Over the gate...

Designed in 1913 by Victorian/Edwardian/other architect Theophilus A Allen; John Lennon's house between 1964 and 1968; sunroom, attic and prisco stripe hibernice; Mellotron and caravan; Babidji and Mimi; mortar and pestle; Wubbleyoo Dubbleyoo; curios and curiosity; remnants and residue; testimonials and traces; (Cavendish Avenue, Sunny Heights and Kinfauns); Montagu Square; mock Tudor: Brown House: *KENWOOD*.

(Also available as a blog.)

Legal Blah: This blog is for historical research only, and is strictly non-commercial. All visual and audio material remains the property of the respective copyright owner, and no implication of ownership by me is intended or should be inferred. Any copyright owner who wants something removed should contact me and I will do so immediately. Alternatively, I would be delighted to provide a credit. The writing is by me, such as it is, unless otherwise stated, and this is the only Beatles related blog I am responsible for.

Comments Blah: Comments are moderated. Any genuine comments are welcome. Offensive comments/advertising/trolling/other moronicisms are not, and will be rejected. Due to the aforementioned, anonymous comments are no longer enabled. Comments are the responsibility of the individual commenter, and commenters' opinions do not necessarily reflect my own. (NB: This blog revels in flagrant trivia. If that's not yer "thing", this won't be yer "thang".)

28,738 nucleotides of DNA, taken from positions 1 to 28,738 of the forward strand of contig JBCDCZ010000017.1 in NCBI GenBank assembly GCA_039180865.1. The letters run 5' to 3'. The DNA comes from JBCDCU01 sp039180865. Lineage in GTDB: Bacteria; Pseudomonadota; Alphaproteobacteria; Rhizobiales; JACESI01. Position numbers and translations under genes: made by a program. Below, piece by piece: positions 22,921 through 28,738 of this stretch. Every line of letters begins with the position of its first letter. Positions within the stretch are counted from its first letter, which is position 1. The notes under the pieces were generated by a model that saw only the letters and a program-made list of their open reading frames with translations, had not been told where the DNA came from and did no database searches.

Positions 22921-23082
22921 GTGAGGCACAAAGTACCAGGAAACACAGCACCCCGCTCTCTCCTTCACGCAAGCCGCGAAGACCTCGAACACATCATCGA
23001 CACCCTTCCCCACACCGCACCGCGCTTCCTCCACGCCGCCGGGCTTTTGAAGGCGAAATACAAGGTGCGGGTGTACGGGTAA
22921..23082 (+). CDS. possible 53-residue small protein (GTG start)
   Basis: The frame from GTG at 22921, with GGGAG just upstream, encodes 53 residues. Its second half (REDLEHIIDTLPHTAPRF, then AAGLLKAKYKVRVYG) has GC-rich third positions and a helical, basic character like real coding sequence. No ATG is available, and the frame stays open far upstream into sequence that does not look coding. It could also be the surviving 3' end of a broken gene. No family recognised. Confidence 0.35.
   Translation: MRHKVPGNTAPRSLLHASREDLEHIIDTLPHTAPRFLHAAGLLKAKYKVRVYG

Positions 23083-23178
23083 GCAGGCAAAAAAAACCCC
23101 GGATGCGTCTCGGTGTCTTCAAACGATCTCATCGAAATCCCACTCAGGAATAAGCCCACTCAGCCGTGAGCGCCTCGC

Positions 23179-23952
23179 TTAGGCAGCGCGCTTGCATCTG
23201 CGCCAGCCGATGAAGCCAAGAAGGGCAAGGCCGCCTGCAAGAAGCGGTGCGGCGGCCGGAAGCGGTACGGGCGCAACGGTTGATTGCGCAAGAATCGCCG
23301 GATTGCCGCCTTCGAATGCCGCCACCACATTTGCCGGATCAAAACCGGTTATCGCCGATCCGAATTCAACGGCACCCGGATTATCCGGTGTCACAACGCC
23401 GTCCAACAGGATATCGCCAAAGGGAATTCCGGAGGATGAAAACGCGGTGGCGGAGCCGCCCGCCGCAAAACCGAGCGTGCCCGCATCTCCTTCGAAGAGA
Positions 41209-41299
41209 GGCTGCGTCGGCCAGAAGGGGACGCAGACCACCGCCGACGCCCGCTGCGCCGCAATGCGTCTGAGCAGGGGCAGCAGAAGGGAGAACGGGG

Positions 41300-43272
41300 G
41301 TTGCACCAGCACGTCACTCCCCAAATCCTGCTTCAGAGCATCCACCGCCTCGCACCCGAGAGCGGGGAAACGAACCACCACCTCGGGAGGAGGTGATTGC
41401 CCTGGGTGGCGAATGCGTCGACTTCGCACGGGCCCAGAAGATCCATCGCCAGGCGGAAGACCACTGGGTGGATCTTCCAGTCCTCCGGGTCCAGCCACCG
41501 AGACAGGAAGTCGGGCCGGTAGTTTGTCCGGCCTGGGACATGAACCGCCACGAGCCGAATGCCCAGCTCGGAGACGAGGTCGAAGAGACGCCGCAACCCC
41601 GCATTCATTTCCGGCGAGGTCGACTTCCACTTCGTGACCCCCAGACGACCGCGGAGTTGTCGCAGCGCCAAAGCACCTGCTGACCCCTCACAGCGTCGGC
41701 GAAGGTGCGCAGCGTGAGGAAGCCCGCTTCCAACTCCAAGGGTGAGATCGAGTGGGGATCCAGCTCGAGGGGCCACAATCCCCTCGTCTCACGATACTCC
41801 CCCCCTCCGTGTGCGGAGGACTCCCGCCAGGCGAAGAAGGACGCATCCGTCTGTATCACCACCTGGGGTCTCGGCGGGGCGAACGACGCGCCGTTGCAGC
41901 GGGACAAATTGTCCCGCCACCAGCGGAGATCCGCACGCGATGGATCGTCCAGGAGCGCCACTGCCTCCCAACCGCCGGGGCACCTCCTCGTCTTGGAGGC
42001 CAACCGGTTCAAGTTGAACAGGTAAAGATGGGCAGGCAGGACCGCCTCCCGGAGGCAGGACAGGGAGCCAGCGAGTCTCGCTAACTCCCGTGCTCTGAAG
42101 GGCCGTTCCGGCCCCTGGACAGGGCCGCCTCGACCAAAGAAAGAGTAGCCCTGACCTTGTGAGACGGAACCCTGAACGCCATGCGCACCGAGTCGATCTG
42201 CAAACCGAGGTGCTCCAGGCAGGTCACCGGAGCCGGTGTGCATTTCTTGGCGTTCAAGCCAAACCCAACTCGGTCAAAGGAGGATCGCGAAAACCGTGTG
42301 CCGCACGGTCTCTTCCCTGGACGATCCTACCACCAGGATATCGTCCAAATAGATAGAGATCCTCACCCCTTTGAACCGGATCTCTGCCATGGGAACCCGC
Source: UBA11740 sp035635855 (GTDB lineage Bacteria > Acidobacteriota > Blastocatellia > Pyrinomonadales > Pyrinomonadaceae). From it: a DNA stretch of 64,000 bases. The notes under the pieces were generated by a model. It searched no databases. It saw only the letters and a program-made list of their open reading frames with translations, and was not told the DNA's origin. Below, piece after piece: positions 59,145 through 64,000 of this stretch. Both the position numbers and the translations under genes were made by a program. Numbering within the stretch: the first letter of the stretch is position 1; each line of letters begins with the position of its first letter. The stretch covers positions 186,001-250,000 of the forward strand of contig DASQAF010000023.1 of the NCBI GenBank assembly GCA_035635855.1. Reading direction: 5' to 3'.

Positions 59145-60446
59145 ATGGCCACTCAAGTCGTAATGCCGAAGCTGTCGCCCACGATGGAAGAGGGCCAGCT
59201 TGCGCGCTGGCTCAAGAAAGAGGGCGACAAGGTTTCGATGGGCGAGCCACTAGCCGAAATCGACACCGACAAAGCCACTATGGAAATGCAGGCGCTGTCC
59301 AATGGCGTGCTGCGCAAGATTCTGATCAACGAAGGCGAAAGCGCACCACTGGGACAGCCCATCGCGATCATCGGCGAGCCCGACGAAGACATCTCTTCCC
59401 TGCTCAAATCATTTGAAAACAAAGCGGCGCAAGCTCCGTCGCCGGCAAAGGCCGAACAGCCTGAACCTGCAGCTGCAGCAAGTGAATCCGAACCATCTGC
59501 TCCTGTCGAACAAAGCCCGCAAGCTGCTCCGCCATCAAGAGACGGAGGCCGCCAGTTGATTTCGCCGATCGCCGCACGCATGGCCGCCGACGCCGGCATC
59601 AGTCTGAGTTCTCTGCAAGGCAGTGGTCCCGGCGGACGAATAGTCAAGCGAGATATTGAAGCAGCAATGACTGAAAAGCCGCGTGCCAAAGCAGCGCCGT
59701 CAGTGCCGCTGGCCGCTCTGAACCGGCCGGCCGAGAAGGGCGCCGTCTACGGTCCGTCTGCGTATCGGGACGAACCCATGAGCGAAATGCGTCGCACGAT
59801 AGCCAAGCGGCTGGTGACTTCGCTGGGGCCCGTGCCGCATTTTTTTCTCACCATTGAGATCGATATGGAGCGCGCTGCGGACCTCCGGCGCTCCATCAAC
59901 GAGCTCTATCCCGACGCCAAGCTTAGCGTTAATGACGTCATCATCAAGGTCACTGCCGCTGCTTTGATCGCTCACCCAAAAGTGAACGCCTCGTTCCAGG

Correspond via: kenwoodlennon@googlemail.com

Wednesday, 1 July 2009

Kenwood: sunroom end.

A rather splendid Joe Baiardi comped image of Kenwood - click on it for the big picture. It's also worth comparing this image with the 1967 shot HERE - the best illustration thus far of the amount of renovation which that portion of the house has undergone. What's also rather splendid is that John's "perch" sits there still, unchanged all these years later, as if awaiting a certain eccentrically attired nabob. Those who knew John at Kenwood, particularly latterly, all said that they felt he was drifting away from them during this period. He often went days without speaking, but if the weather was at all mild, the sunroom doors would open and out he'd come to ensconce himself on the spot shown in these photos, looking down the hill over his magnificent patch...sitting in an English garden waiting for the sun, indeed. Goo goo g'joob, moreover. And letting one's knickers down goes without saying.

No comments:

Post a Comment